Forestry Practices Increase Mercury and Methyl Mercury Output from Boreal Forest Catchments
journal contributionposted on 18.04.2003, 00:00 authored by Petri Porvari, Matti Verta, John Munthe, Merja Haapanen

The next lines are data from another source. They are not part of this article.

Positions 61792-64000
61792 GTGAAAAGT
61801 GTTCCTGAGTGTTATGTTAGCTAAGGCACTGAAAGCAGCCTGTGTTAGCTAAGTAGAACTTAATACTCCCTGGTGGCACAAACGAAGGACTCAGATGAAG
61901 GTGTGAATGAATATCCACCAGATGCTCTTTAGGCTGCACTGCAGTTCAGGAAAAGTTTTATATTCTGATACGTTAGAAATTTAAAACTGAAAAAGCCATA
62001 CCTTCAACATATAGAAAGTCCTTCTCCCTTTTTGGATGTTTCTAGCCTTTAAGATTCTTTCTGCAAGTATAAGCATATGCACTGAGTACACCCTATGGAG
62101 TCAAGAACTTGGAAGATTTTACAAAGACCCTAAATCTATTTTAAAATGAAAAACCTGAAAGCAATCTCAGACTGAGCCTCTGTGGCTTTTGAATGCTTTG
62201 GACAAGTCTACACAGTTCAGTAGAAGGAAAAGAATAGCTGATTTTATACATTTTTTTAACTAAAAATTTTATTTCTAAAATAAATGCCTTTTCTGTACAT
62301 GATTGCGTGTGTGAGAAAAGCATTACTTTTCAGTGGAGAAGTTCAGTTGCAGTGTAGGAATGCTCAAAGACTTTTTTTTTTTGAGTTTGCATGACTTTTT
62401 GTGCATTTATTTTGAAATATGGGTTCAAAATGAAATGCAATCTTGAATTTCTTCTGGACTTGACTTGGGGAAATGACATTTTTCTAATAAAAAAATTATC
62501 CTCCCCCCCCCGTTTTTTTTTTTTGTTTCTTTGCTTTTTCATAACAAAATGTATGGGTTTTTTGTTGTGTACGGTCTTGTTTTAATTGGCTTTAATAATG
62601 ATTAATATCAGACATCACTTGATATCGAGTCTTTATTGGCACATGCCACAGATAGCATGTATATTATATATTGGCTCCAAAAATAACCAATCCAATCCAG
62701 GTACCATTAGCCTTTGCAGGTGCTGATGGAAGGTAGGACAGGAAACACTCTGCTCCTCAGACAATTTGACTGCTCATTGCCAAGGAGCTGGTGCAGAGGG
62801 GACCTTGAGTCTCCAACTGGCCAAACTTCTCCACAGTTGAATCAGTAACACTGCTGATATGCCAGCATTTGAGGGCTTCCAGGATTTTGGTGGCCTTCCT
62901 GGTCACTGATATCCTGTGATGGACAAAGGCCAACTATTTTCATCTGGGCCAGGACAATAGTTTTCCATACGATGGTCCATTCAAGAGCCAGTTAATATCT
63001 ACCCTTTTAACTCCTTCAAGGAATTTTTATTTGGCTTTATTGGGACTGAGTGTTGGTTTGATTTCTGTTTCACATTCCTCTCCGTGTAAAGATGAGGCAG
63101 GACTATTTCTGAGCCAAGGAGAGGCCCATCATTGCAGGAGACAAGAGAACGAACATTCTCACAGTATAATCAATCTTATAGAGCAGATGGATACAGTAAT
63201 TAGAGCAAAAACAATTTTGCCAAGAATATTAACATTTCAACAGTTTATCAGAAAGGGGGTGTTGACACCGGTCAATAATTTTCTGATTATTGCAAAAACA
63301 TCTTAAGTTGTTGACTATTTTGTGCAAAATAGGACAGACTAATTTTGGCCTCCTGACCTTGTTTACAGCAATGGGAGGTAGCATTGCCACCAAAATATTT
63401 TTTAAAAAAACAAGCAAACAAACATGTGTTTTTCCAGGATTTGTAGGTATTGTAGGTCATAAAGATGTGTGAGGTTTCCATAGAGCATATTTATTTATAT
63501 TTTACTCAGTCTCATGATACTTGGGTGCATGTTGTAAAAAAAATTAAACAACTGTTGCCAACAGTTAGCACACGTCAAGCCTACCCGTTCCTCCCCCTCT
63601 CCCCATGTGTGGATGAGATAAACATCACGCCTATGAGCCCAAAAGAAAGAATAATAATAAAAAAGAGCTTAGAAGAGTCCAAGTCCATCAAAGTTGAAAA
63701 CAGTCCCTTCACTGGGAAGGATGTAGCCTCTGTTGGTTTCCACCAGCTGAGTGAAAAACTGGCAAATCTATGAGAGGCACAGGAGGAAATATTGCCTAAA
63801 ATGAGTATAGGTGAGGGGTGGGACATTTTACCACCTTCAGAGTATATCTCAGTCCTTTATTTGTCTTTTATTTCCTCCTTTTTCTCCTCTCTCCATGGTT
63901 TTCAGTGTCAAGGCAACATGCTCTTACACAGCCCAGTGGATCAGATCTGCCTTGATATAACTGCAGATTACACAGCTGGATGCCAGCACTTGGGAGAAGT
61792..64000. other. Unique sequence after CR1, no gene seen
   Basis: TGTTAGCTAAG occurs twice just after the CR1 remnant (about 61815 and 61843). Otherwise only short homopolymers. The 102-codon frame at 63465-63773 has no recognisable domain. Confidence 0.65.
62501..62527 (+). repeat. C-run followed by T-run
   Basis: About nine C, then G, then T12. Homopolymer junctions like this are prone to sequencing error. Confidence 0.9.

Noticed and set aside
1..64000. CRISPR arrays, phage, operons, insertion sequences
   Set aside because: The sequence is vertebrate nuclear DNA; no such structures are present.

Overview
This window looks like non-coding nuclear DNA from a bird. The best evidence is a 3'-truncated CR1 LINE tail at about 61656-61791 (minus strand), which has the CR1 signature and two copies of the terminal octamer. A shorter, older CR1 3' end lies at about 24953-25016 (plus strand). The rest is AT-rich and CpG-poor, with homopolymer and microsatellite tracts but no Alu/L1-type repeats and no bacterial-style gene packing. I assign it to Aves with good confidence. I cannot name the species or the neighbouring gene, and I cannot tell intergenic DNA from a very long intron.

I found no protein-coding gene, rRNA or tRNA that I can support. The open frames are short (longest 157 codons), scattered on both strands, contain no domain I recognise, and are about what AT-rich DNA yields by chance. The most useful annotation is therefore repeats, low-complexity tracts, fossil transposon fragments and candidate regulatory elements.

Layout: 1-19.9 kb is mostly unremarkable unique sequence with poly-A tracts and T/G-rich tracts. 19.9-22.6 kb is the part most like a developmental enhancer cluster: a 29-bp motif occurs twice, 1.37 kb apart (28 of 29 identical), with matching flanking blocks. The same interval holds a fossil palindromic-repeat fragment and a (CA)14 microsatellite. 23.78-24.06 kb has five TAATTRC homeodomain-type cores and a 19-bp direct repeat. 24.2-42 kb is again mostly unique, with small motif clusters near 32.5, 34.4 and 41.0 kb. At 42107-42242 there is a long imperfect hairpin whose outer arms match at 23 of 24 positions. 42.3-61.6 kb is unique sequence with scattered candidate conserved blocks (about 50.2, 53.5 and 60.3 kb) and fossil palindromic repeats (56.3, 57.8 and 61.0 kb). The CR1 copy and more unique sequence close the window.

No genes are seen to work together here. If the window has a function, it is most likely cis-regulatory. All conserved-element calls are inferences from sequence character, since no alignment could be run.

We observed significant increases in the runoff output of total mercury (TotHg) and methyl mercury (MeHg) from a small spruce forest catchment (0.071 km2) after clear-cutting and soil treatment. Here we show that forest regeneration practices may act as an important additional source of TotHg and MeHg to forest lakes. TotHg and MeHg in runoff from two small forested catchments were monitored during the period 1994 to 2001. In the autumn of 1997, one of the catchments was clear-cut. Soil preparation (mounding) was carried out in the autumn of 1998 and replanting in the summer of 1999. During the 3 years after the silvicultural treatment, medians of monthly flow-weighted TotHg and MeHg concentrations (12.02 ng L-1 and 0.35 ng L-1, respectively) and output loads (0.80−0.97 g km-2 a-1 and 0.011−0.036 g km-2 a-1, respectively) increased significantly compared to the 3 years calibration period (8.13 ng L-1 and 0.15 ng l-1; 2.0−5.3 g km-2 a-1 and 0.11−0.16 g km-2 a-1, respectively). These results indicate that clear-cutting and/or soil treatment significantly increases the mobility of TotHg and MeHg accumulated in forest soil and may thus be an important factor for the total input of Hg to boreal freshwater ecosystems.